While New Zealand warmed up for the Baskerville shield with a good hit out against Leeds Rhinos on Friday night, Steve McNamara’s England would be disappointed with the standard of opposition they faced at Leigh 24 hours later.
The second string French team were never going to be a match for a Super League side, never mind an international team preparing for a test series.
As the saying goes, you can only beat what is put in front of you – and to be fair to England they did just that, helping themselves to 15 tries in what was a pointless exercise.
Well, nearly pointless. I got to try out my new parka.
England’s first arrived on two minutes; France failed to deal with a high bomb and Latchford Albion product Kallum Watkins grounded the loose ball.
The score board ticked over at regular intervals from that point on.
Canberra hooker Josh Hodgson scooted from dummy half to crash over before John Bateman stood up most of the France right side to step his way to the line.
Gareth Widdop converted all three.
France did get their act together, well sort of.
An Eric Cantonta kick ricocheted into the path of Gerard Depardieu and a looping pass found that woman that said things only once in the corner.
Asterix failed from the touchline.
Like most teams that Richard Agar is involved in, France were unorganised, devoid of ideas in attack and clueless in defence.
Despite missing a host of Catalan players, there really was no excuse for what France turned out.
England decided to try a short kick-off and it worked.
With the regained possession, neat work by Widdop and James Graham saw the ball spread to Liam Farrell who strolled over.
22-4 after 14 minutes, time for a breather.
Our notes read “shite this” as the next 20 minutes passed without anything happening at all.
England knew they’d won it and were going through the motions and France couldn’t keep hold of the ball.
With four minutes left, Bateman put Ryan Hall away down the left wing to score in the corner and then the Wigan centre/second row added another on the hooter to take it to 30-4 at the break.
England must have had a bollocking at half time.
If the first half was a procession, the second was like a Macey’s day parade – acrobats, dancing elephants, the lot.
It was relentless.
Inside two minutes, Tom Burgess had taken about six Frenchmen across the line and Brett Ferres and strolled up the middle for his first of three.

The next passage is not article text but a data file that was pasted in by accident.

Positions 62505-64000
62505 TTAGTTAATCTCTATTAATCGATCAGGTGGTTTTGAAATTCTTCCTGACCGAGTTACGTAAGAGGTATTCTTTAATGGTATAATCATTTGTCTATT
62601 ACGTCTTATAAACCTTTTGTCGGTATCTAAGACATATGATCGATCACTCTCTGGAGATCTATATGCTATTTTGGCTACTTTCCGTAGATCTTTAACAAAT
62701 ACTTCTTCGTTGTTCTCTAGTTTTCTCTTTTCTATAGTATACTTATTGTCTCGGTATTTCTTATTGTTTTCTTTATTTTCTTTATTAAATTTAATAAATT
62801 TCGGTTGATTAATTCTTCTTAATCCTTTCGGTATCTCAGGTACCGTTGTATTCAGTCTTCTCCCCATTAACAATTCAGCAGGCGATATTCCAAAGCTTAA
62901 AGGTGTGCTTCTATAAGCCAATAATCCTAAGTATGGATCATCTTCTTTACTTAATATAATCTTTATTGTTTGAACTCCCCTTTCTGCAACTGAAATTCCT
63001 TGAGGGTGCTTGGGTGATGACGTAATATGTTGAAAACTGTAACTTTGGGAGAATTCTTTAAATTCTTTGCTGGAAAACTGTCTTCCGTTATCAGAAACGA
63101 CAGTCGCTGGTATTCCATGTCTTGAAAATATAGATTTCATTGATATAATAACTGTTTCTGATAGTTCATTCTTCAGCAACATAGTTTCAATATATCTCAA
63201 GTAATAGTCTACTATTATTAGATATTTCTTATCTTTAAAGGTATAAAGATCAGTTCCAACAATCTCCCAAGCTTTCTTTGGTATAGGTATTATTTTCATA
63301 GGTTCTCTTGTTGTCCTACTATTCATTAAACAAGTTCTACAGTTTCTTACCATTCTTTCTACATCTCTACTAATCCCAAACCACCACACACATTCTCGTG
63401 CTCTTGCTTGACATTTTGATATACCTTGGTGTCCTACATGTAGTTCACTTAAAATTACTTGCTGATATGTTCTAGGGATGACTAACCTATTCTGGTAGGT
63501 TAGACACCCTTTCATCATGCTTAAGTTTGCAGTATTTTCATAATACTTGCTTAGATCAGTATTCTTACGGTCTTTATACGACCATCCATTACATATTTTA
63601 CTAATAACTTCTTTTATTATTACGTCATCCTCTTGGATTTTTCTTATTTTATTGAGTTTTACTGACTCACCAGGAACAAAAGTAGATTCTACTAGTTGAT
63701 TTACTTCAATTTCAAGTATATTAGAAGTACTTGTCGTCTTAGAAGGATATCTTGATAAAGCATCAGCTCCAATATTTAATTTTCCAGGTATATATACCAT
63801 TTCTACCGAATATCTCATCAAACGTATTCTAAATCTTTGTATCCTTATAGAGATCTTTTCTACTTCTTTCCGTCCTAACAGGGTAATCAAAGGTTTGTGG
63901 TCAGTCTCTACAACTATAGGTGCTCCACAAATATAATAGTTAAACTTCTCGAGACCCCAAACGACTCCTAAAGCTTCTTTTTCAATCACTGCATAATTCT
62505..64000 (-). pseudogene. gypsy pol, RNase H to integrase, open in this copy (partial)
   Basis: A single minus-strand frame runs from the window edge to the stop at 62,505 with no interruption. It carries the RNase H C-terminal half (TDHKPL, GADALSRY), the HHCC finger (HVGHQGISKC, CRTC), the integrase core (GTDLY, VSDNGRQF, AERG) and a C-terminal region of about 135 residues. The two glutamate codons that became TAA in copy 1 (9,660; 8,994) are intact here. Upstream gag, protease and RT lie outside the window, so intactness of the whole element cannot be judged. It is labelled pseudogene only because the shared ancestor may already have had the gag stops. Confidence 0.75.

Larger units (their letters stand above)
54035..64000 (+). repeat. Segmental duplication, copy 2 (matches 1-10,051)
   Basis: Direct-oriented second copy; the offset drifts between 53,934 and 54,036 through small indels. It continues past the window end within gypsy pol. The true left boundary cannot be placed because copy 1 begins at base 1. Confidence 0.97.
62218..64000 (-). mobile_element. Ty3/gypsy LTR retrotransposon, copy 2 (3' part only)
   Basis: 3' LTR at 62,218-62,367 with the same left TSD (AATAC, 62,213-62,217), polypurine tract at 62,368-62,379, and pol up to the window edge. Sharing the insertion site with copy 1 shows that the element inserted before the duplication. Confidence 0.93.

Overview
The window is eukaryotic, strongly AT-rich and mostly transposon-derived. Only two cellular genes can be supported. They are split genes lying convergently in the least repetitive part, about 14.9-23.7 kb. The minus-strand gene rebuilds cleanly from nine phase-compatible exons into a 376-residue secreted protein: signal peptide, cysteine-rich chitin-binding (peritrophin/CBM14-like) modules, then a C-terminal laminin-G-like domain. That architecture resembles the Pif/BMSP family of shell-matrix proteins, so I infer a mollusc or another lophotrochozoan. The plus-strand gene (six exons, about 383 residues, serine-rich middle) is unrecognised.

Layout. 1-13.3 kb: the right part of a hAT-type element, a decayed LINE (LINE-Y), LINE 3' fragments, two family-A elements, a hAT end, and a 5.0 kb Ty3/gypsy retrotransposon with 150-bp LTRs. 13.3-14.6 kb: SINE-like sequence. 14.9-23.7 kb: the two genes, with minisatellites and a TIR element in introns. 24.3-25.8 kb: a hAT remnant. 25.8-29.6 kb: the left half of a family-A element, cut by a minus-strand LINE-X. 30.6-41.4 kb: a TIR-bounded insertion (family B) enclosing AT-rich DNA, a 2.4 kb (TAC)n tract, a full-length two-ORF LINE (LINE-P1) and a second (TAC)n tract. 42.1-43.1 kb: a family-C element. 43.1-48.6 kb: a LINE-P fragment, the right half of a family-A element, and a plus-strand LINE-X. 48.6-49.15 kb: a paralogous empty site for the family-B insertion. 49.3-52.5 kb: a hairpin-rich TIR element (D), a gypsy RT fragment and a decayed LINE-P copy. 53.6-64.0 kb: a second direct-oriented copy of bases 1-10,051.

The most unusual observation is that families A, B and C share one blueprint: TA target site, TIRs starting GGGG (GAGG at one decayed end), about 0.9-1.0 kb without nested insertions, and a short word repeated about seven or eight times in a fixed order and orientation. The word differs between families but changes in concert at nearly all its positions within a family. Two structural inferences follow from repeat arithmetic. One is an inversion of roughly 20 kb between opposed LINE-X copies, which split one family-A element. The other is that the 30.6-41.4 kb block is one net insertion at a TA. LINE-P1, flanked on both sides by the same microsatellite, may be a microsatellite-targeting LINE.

The best of the afternoon came next.
A break from George Williams, his offload found Watkins and his in turn Joe Burgess, James Roby was supporting on the inside and he reached out to score.
The blistering start to the second half continued.
Williams grabbed a ‘dayboo’ try and Roby doubled his tally from dummy half.
Ferres and Hall made it seven tries in 18 minutes, before there was brief respite for Les Chanticleers as it took a whole six minutes for Joe Burgess to add England’s 14th.
Brett Ferres wondered on to a Widdop grubber to complete his hat-trick and the scoring in the 79th minute.
We’re not really sure what this proves to be honest.
It certainly doesn’t point to how England will do against New Zealand. France had one eye on the European Championship, but this doesn’t do any favours to the kids from their local leagues.
It does show that the international game is desperate for some decent northern hemisphere opposition for England, but that’s a whole other debate.
England: Hardaker (Leeds); J. Burgess (Wigan); Bateman (Wigan); Watkins (Leeds); Hall (Leeds); Williams (Wigan); Widdop (St George – Illawarra); Hill (Warrington); Hodgson (Canberra); Graham (Canterbury); Farrell (Wigan); Whitehead (Catalan); O’Loughlin (Wigan).
Subs: Roby (St Helens); Cooper (St George – Illawarra); T Burgess (South Sydney)’ Ferres (Huddersfield)
France: Escare (Catalan); Sigismeau (St Esteve); Baile (Bradford); Jullien (Warrington); Arnaud (SO Avignon); Robin (St Esteve); Marginet (St Esteve); Bousquet (Catalan); Boudebza (Hull KR); Maria (Catalan); Larroyer (Hull KR); Perez (St Esteve); Simon (Wakefield).
Subs: Kriouache (Toulouse); Springer (Castleford); Boyer (Toulouse); Goudemand (SO Avignan).